From My Weekly’s archives
Boxes In The Loft by Sally Jenkins
Robert had a secret all boxed up and stored safely in Lisa’s loft until…
Robert Sullivan was late.
When a battered Volvo finally pulled up outside, I opened the front door before its driver had even walked up the path.
“Robert Sullivan.” He introduced himself. “I’ve come about the advert.”
“Lisa Jones.” I shook his hand.
He was unexpectedly tall, dark and handsome. Then I noticed the ring on his left hand – like so many fanciable men, he was already taken. Don’t even consider him, I told myself.
“Shall I fetch my stuff in?” he asked.
“Er… yes. I haven’t done this before.”
“Me neither.” His smile was disarming. “We can learn together.”
Robert Sullivan carried ten large cardboard boxes through my hall, up the stairs and to the foot of the loft ladder.
“Do you need some help?” I asked.
“No. I’m fine.”
Robert was wearing a close-fitting T-shirt and black jeans. As he laboured up into the loft under the weight of each box I admired the stretch and flex of his well-defined muscles.
“£2 per box, per month, according to your ad on RentStorage.com.” Robert produced a £20 note. He hesitated before continuing. “Is it alright if I bring some more next week, Lisa?”
I kidded myself it was his rent money I was interested in
To my delight Robert Sullivan began coming every week, bringing a couple more boxes each time. I kidded myself it was only his rent money I was interested in, but I couldn’t help straightening my hair and getting changed before he was due.
“Where’s all this stuff coming from?” I asked him one day.
“Having a clear out.”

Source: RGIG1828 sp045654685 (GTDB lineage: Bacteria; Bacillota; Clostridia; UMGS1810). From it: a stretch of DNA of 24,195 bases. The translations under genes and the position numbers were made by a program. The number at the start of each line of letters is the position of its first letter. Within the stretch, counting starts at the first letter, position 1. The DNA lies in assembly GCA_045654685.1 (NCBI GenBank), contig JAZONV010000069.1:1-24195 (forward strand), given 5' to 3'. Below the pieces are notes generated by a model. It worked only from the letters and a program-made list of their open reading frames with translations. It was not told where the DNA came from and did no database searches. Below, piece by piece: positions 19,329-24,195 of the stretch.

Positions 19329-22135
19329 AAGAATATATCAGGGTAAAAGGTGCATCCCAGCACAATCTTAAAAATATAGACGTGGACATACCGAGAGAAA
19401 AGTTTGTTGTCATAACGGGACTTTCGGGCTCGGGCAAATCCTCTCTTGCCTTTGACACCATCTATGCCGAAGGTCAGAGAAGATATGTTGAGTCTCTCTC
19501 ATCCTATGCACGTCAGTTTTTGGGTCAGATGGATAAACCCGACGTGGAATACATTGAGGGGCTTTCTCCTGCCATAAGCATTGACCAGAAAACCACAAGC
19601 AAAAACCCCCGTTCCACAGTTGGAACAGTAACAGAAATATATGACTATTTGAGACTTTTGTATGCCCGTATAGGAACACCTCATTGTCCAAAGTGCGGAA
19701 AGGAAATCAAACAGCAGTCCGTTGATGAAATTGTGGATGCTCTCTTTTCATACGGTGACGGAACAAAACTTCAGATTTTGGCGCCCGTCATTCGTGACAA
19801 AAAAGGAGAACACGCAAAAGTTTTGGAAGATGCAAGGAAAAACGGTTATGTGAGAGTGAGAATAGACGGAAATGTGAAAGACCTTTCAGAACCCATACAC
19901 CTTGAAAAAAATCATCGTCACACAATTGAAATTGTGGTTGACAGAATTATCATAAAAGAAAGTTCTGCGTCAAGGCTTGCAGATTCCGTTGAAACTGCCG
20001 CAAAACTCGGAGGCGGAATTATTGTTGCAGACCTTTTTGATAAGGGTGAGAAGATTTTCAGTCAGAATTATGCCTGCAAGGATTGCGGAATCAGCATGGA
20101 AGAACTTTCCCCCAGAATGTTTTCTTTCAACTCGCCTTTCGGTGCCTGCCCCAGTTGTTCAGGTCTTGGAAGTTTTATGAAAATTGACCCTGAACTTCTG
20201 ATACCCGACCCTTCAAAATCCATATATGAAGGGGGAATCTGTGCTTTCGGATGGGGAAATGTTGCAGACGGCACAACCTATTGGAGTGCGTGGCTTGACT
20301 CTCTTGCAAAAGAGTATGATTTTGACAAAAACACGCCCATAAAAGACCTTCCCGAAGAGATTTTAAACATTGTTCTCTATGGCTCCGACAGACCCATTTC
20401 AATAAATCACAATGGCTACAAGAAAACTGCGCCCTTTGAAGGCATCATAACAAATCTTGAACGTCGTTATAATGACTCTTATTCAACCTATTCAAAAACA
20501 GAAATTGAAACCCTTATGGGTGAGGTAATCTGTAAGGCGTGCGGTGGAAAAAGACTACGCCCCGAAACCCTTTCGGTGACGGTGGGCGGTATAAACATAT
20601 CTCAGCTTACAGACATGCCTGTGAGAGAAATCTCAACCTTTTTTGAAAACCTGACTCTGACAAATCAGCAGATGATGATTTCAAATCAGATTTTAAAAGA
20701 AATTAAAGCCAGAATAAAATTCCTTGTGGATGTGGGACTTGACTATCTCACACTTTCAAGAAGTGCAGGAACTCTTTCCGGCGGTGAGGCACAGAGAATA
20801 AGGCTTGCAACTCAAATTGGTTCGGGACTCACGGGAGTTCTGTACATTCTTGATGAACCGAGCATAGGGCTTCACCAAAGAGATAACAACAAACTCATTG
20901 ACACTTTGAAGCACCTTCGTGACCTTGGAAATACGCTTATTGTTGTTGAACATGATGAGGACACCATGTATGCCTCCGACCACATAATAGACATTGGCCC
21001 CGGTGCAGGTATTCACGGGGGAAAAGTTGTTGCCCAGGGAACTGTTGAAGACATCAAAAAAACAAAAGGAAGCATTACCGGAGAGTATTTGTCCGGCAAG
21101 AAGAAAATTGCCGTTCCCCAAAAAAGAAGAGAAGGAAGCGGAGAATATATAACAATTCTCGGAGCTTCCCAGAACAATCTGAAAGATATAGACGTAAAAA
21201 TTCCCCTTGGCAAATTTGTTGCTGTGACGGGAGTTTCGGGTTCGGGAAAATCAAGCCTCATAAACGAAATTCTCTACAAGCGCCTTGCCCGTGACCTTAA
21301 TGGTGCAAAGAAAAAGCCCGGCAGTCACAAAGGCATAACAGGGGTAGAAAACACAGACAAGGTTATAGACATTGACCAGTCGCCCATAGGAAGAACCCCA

“Doesn’t that mean throwing things away, not storing them elsewhere?”
“I’m a hoarder but my wife hates clutter. She insisted I take all this to a charity shop.”
“So storing it here is a secret?”
As time went on he only brought one box each visit and carried it up the ladder in double quick time.
Then one week he turned up without his wedding ring.
“Is everything OK?” I asked, staring at his left hand as we drank the coffee I’d made.
“Sort of. Months ago I discovered my wife was seeing a work colleague, and she refused to finish it – even though I did everything to please her, like this de-cluttering.”
My heart leapt at the thought of Robert’s marriage ending. Then I scolded myself for being pleased at someone else’s misfortune.
“And then I met… someone else,” Robert continued.
“Oh.” I felt worse than when I thought he was happily married.
“I’ve only one more box to bring,” he continued more cheerfully. “See you next week?”
Was there a secret way to his heart?
After he’d gone I wondered how someone else had succeeded in winning Robert over when I’d failed, despite seeing him every week. Was there a secret way to his heart?
At least his boxes in the loft meant we wouldn’t lose touch completely.
The boxes! They might hold a clue to what made him tick. Nervously, I climbed the loft ladder. One of the boxes blocked my path from the ladder onto the loft boards. I leant against it to push it away, but there was no resistance and I almost went flying as the box shot under the eaves.
I stood up and approached the cardboard cube cautiously. Why was it so light? Feeling like a criminal I eased the tape off the flaps and looked inside.
Empty! This box and the next and the next were all totally empty. Only the ten original boxes were loaded up with books and CDs. Why?
On Saturday Robert arrived at the usual time but he was wearing a shirt and tie. He looked so attractive it hurt. This “someone else” was a lucky woman.
“Last box.” He handed me a shoe box inscribed For Lisa.
Startled, I removed the lid to reveal a red rose and a card.
“To my ‘someone else’. Please come to dinner with me tonight,” I read aloud. My heart thumped and I felt wobbly.
Later we gazed at each other over a candle-lit restaurant table.
“Why did you put empty boxes in my loft?” I asked.
“I needed a reason to keep coming round until I found the courage to ask you out.”
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